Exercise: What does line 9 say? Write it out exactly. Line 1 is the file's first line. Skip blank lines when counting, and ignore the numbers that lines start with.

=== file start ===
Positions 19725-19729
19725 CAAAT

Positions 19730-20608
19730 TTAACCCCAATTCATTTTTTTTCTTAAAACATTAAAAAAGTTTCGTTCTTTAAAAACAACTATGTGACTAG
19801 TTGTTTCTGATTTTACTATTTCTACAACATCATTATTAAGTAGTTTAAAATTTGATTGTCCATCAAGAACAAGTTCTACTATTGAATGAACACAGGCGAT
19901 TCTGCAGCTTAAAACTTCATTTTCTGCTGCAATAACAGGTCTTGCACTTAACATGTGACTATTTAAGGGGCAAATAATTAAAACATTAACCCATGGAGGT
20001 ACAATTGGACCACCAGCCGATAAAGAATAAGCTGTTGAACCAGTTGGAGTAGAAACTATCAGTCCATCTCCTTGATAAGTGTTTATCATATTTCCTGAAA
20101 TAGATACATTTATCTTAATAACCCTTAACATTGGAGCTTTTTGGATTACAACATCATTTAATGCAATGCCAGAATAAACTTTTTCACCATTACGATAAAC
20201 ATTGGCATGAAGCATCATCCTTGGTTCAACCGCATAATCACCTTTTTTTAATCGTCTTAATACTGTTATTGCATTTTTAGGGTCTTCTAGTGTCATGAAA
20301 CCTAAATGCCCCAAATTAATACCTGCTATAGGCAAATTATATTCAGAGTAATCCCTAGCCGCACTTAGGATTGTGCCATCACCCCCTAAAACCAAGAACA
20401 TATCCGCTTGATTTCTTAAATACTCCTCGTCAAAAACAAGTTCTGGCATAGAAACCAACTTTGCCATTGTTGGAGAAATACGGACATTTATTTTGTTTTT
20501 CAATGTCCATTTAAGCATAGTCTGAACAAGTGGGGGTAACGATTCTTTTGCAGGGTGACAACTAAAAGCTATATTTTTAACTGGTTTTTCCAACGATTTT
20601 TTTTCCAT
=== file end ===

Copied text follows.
20201 ATTGGCATGAAGCATCATCCTTGGTTCAACCGCATAATCACCTTTTTTTAATCGTCTTAATACTGTTATTGCATTTTTAGGGTCTTCTAGTGTCATGAAA